Nuclear Policy Among Top Foreign Policy Challenges for 2nd Obama Term
In the wake of last week's election, pundits and politicians alike are starting to think about what the next four years may hold. While not heavily discussed during the campaign, it seems that nuclear policy is coming up high on many people's lists of issues that are likely to receive major presidential attention in the next term.
This attention may be due to President Obama's known interest in pursuing a world without nuclear weapons, but it is also because, as Joe Cirincione stated this morning on the Bill Press Show, "There are many terrible problems in the world, but this [nuclear weapons] is the only one that can destroy the world."
Not to mention, nuclear weapons issues are deeply entwined with some of our most important foriegn policy challenges, in Russia, China, Pakistan and the Middle East. As the New York Times opined this morning,
In 2010, Mr. Obama won Senate ratification of a treaty with Russia that makes modest cuts in deployed long-range nuclear weapons. It is time to pursue further reductions in those deployed systems, and to seek cuts in warheads held in reserve and in short-range nuclear weapons, where Moscow has a big advantage. Nuclear arms are one area in which the ability of Washington and Moscow to work together is essential. If Mr. Obama can draw the other nuclear powers, including China, Pakistan, India and Israel, into the discussions and persuade the Senate to ratify the Comprehensive Test Ban Treaty, so much the better.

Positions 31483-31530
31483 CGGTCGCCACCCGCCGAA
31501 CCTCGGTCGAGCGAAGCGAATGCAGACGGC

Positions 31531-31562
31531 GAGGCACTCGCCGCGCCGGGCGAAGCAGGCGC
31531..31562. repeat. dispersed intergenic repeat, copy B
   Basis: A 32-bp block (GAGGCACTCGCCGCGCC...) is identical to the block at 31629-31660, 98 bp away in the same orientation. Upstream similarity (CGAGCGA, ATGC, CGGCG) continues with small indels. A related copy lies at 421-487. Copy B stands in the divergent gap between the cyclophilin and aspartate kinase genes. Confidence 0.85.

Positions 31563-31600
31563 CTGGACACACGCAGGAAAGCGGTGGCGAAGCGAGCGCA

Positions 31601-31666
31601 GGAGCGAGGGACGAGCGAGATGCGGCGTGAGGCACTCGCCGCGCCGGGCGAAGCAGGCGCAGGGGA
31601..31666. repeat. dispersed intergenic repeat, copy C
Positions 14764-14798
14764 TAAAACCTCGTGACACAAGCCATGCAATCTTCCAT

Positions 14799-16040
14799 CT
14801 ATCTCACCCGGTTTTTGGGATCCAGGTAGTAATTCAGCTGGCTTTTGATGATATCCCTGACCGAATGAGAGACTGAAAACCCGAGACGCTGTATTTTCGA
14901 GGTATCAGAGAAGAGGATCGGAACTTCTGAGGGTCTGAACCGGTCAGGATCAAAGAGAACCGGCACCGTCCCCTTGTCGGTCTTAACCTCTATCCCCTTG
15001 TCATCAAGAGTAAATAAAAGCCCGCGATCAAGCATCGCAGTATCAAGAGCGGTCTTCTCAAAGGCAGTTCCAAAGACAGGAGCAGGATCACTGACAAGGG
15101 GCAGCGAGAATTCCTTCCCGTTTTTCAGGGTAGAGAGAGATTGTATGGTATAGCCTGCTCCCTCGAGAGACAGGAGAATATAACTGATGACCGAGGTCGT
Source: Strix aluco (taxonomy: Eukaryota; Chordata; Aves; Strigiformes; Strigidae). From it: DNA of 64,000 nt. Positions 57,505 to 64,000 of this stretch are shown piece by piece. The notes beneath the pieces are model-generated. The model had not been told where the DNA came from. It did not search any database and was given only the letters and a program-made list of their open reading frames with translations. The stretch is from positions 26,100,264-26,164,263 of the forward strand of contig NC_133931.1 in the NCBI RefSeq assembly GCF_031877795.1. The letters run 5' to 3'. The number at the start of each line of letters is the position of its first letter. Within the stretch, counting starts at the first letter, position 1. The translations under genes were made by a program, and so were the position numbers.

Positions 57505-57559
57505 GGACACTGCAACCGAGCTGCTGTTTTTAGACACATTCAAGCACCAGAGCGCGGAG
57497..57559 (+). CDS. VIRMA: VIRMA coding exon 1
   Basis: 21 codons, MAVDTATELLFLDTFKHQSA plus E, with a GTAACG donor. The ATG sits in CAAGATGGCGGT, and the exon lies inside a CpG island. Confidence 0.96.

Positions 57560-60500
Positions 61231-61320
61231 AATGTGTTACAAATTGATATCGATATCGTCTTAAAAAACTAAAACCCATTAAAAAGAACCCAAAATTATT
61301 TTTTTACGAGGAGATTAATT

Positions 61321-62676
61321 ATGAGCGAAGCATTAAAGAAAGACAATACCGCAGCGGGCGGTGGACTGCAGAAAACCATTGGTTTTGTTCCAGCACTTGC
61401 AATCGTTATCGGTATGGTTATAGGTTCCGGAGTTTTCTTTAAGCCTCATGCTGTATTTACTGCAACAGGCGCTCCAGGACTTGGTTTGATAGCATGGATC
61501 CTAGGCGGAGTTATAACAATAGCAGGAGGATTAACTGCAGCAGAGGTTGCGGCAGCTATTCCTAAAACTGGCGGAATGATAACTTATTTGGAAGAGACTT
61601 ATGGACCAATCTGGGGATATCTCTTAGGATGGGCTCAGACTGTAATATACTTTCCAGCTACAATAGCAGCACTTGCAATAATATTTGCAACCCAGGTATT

Solving the international stand-off around Iran's nuclear program was perhaps the only nuclear issue that arose during the campaign, and of course, it remains a serious challenge. The Washington Post's David Ignatius suggests that an agreement may be possible sooner rather than later.
What’s the right formula for an agreement? [Harvard Professor Graham] Allison argues that the United States and Israel should stop dreaming about an ideal agreement and prepare for an “ugly deal,” like the one that ended the Cuban missile crisis. I agree with him that an acceptable “ugly” formula is one that verifiably stops Iran from having a bomb and also from having the capability to break out toward weaponization faster than the United States can prevent it.
News coverage doesn't guarantee policy attention, of course. That's why Ploughshares Fund and our partners will be working hard over the next months to ensure that nuclear weapons stay firmly on the foriegn policy agenda.